Automotive - - Nov 30,2016
The eighth-generation Ford Fiesta made its first appearance with some huge upgrades in Cologne, Germany. Ford Motor Company wishes to increase profitability in the European market.
Ford Motor Co. revealed the redesigned higher-margin versions of the subcompact car Fiesta, its best-selling regional model, to raise company profitability in the European market. The members of Detroit Ford Motor Co., were working on this subcompact car since 1976 in Dearborn, Michigan, US.
Tuesday Ford Motor Co. released the models specifically in the regions -Europe, Middle East, and Africa. Along with a more upscale interior, the Fiesta receives cylinder deactivation and a fresh active crossover variant for the European market. This eighth-generation Ford Fiesta will be available in the European market next summer.
The American multinational automaker Ford Motor Co. hasn’t declared the company’s intention to reveal a new model or models for the U.S. market. Ford’s best-selling model Fiesta is more popular in Europe than it is in the U.S.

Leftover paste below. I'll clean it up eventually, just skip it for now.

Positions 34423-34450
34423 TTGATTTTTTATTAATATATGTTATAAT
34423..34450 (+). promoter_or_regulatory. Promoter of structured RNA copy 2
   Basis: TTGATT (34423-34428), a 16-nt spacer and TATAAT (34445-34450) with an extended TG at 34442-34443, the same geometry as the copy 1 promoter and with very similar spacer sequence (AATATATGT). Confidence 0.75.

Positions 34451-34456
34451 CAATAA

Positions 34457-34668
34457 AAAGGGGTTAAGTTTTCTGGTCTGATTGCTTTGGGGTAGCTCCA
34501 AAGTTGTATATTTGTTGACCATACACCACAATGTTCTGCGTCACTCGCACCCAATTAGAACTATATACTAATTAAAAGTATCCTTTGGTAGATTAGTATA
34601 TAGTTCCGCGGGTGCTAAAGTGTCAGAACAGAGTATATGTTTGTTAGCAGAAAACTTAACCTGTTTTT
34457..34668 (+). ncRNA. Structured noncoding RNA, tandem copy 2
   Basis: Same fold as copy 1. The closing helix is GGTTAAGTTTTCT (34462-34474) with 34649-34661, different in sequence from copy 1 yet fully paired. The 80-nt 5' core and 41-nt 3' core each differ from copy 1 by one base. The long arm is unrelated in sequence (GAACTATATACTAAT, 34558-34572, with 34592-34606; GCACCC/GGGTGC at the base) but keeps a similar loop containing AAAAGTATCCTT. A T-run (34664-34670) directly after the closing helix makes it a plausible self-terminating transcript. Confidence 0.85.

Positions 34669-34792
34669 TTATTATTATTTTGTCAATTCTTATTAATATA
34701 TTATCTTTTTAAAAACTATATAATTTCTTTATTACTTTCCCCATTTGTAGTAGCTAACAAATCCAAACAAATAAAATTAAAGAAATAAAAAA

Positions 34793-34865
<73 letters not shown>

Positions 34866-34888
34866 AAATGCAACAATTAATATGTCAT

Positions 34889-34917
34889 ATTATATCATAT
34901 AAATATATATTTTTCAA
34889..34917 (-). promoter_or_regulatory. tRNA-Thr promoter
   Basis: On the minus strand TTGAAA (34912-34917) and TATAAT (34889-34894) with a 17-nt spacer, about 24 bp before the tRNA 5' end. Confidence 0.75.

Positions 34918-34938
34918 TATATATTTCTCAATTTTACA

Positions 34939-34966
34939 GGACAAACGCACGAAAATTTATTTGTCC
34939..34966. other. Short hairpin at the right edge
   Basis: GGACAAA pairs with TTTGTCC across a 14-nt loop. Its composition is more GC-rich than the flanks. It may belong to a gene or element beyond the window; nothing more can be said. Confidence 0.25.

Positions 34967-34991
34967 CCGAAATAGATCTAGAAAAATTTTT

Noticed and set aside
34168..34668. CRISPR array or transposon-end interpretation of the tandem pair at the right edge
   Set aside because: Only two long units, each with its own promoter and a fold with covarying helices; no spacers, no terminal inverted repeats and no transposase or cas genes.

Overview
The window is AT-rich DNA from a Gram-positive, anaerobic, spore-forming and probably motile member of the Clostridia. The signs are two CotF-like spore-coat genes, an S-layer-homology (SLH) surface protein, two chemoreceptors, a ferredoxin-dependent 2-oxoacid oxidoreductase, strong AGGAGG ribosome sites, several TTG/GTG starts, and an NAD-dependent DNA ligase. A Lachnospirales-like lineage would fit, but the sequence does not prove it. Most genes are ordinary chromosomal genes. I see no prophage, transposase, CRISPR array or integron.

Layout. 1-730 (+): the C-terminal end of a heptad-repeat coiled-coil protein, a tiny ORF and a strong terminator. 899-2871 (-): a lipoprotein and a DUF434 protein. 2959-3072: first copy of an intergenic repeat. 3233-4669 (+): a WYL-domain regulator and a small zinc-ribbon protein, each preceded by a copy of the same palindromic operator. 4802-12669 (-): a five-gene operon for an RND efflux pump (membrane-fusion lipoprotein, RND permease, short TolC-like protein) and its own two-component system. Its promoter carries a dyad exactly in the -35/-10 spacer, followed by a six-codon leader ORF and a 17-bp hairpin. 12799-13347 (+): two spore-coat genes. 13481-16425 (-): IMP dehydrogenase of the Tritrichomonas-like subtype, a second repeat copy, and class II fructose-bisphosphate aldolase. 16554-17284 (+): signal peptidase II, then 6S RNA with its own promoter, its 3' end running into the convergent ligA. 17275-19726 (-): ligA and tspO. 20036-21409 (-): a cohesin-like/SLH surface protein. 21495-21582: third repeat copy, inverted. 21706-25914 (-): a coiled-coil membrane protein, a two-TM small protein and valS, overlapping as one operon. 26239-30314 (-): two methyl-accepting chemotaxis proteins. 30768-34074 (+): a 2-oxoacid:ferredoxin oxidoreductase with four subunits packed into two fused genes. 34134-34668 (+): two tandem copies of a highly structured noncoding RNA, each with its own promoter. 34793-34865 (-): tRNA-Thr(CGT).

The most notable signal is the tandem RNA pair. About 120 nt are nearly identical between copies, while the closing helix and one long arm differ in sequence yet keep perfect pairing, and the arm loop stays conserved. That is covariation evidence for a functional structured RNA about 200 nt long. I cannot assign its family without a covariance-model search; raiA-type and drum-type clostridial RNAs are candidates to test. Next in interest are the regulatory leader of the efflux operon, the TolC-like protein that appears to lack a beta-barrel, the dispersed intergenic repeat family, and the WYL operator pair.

In the past few years, Ford has been squeezed in a down-market expansion by its luxury competitors including Daimler’s Mercedes-Benz and Volkswagen’s Audi.
Ford’s new Fiesta has a wider and lower stance matched to the current version of Fiesta and a face that reflects some of the same styling cues of the larger compact car Ford Focus, containing a black grille, a back lower lip and slanted headlights. For the European market, Fiesta range will include the Titanium, high-end Vignale, Sporty ST-line and crossover active trims.
The updated and modernized design of the Fiesta, now in company’s eighth-generation in Europe, is among Ford’s most popular vehicles internationally. According to Ford, the automaker has sold approximately 18 million Fiestas since it was first launched in 1976.
The new small, redesigned Fiesta will be powered by a 1.0 liter, three-cylinder EcoBoost engine. According to Ford, this engine will be the first of its kind to feature cylinder deactivation, which re-engages and disengages the cylinder in 14 milliseconds, or around 20 times quicker than the blink of an eye.